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In The Financial Times, 24 March 2018: ‘Sydney harbours a treasury of art’


by Jane Ure-Smith

[Excerpt] The 21st Sydney Biennale […] brings together 70 artists from 35 countries in seven venues, including the once-controversial Sydney Opera House, whose opening in 1973 coincided with that of the first biennale. Twenty months in the making, this year’s exhibition, entitled Superposition: Equilibrium & Engagement, is directed by Mami Kataoka, chief curator of Tokyo’s Mori Art Museum […]

Other sound works are thrilling too, most notably those by Oliver Beer, who believes that every architectural space has its own notes, which can be brought to life by the unamplified human voice. At the Opera House, small groups can experience his remarkable “Composition for Tuning an Architectural Space”, in which four singers, their faces turned to the wall, release the music of an unremarkable, concrete stairwell, and send shudders down your spine.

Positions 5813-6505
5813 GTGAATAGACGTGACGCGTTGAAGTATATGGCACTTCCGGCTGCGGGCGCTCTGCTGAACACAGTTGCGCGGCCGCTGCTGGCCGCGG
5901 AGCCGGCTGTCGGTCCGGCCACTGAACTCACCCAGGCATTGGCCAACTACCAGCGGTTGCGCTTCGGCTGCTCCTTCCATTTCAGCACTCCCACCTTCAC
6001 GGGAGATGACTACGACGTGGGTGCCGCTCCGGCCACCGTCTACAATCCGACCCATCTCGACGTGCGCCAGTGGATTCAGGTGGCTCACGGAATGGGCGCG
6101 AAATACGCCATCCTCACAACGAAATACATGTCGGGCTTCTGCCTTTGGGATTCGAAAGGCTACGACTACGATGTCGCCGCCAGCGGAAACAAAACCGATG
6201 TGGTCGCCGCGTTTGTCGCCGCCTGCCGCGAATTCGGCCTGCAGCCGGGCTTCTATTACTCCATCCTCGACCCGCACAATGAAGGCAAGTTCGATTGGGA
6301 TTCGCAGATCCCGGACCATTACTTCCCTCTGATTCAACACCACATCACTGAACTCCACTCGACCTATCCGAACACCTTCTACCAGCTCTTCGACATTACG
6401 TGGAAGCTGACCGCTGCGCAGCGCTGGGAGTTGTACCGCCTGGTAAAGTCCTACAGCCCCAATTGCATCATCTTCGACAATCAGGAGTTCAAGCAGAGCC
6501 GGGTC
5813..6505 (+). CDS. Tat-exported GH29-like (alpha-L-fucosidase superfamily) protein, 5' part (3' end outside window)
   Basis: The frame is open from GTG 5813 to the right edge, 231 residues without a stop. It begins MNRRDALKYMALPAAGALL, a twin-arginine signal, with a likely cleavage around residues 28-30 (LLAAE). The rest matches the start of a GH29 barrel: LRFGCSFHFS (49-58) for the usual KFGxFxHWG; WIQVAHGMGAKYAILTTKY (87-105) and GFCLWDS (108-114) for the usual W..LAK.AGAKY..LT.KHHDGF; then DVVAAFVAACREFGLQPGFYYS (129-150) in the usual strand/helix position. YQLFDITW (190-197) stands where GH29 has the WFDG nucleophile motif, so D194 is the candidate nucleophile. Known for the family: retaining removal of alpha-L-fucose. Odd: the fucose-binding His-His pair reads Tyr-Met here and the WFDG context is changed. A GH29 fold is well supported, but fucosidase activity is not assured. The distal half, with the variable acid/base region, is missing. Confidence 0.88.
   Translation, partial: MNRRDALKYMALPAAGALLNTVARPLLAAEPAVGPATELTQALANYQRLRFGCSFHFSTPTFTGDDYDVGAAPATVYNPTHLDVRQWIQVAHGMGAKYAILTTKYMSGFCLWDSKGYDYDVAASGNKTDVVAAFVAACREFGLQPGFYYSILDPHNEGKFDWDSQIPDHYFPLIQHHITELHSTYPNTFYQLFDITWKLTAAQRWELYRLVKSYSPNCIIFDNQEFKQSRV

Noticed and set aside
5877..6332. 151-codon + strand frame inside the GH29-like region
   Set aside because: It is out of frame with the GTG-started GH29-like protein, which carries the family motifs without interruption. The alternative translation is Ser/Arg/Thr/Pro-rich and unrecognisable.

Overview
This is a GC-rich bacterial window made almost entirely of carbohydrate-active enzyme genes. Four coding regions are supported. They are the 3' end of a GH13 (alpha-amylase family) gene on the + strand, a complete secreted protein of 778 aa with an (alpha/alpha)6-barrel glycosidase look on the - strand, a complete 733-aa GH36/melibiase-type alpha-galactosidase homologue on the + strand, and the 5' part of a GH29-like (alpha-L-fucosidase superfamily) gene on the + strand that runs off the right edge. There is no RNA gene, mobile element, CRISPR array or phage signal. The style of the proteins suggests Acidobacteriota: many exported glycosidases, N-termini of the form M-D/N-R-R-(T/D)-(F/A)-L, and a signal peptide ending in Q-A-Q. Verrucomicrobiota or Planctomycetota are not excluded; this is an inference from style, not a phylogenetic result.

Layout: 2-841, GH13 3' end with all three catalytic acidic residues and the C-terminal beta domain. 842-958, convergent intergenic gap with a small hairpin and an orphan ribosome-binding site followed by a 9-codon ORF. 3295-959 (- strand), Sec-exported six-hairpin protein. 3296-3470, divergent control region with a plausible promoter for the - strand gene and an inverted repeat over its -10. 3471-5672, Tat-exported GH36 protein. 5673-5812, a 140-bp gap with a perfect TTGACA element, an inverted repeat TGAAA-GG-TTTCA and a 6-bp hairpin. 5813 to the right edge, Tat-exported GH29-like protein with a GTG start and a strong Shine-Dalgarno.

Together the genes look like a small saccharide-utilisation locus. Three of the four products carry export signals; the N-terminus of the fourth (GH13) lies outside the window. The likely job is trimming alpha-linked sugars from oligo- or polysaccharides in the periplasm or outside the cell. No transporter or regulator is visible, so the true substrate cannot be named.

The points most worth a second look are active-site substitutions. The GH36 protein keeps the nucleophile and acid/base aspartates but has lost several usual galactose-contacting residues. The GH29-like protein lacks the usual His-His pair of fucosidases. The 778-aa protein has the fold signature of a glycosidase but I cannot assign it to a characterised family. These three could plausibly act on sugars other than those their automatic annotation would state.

The performance is complemented by a film at the Art Gallery of New South Wales (AGNSW) in which Beer has persuaded two male and two female professional singers to explore the “architecture” of each other’s faces. Locked mouth-to-mouth in a big onscreen close-up, they sing through each other’s noses. Those viewers who stumble in unawares will puzzle over what must seem a strange erotic encounter.

Beer wove his singers’ earliest musical memories into his “staircase suite” and a similar notion underlies Akira Takayama’s “Our Songs” project at 4A Centre for Contemporary Asian Art. In a variant on kabuki theatre, he invited Sydney residents to perform a song or poem passed down through their family in the city’s (empty) town hall, while Hikaru Fujii filmed them. In the fragment I watched, people sang in Russian, Mexican, Polish and Spanish: as Australia embraces the past of its indigenous citizens and feels increasingly at home as an Asia-Pacific nation, here were some unexpected exotic pedigrees to add to the social richness.

 

… The Biennale of Sydney runs to June 11, biennaleofsydney.art

Pictured: Oliver Beer, Composition for Mouths (Songs My Mother Taught Me), 2018 [still].